How long has it been since you had a moment, an encounter, with something so grand, it filled you with sudden awe, it stopped your breath? If that moment feels like it was years ago, maybe back to your childhood, then ask yourself – will I ever feel that again?
Perhaps it is part of aging or perhaps our neurons have been so throttled by images and pseudo-experiences of media, that we may never again feel that sense of wonder. That would be truly sad. Has the constant onslaught of media vaccinated us against the true experience of majesty?
Or perhaps, we just need to be more intentional and alert. We need to take the time and energy, to take the hike, to take the days and go. Find it. Atop Crested Butte, a mountain in Colorado, there is a plaque with a quote, “If you don’t climb the mountain, you can’t see the view.” (Chris Mikesell)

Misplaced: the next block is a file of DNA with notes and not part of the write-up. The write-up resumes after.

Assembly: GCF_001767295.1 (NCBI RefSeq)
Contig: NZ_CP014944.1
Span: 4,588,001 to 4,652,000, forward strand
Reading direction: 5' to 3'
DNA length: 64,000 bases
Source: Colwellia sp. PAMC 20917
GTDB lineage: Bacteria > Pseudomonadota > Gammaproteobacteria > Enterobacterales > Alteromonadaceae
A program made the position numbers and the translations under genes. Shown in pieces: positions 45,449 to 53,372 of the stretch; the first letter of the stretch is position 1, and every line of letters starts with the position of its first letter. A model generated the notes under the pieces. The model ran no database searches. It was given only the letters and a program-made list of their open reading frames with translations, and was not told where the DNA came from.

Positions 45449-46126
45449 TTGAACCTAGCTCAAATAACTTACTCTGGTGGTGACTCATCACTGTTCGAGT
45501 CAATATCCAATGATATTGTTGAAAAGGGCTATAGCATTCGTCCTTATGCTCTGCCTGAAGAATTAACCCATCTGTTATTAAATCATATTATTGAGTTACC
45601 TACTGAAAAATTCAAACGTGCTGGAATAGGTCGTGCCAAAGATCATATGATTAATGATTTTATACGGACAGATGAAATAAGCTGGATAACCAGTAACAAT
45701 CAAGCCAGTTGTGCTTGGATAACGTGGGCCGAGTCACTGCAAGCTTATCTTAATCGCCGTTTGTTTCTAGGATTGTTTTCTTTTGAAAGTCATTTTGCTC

Here we post a picture of the view. It isn’t the real view, just a picture of it, but maybe it can serve as a reminder or encouragement to go make the climb if you can, while you’re still alive enough to create the memory of your own direct encounter.
Another strategy to reconnect with your sense of awe is to find a wonder-consultant. A wonder-consultant typically has a single digit age and can be rather exhausting and expensive but they’re well worth it. Go find one and try to notice the world afresh through their eyes.
This is not just good advice, it is vital. When we lose our sense of awe, when we no longer encounter the majestic, we also lose our sense of place. We lose our perspective of ourselves in relation to the majestic, begin fooling ourselves, begin acting like we are the mountains. Genuine encounters with majesty nurture humility – and that’s a good thing despite its declining popularity. Humility, it is said, is the garden of all virtue and, one might add, the canvas of other-centered life.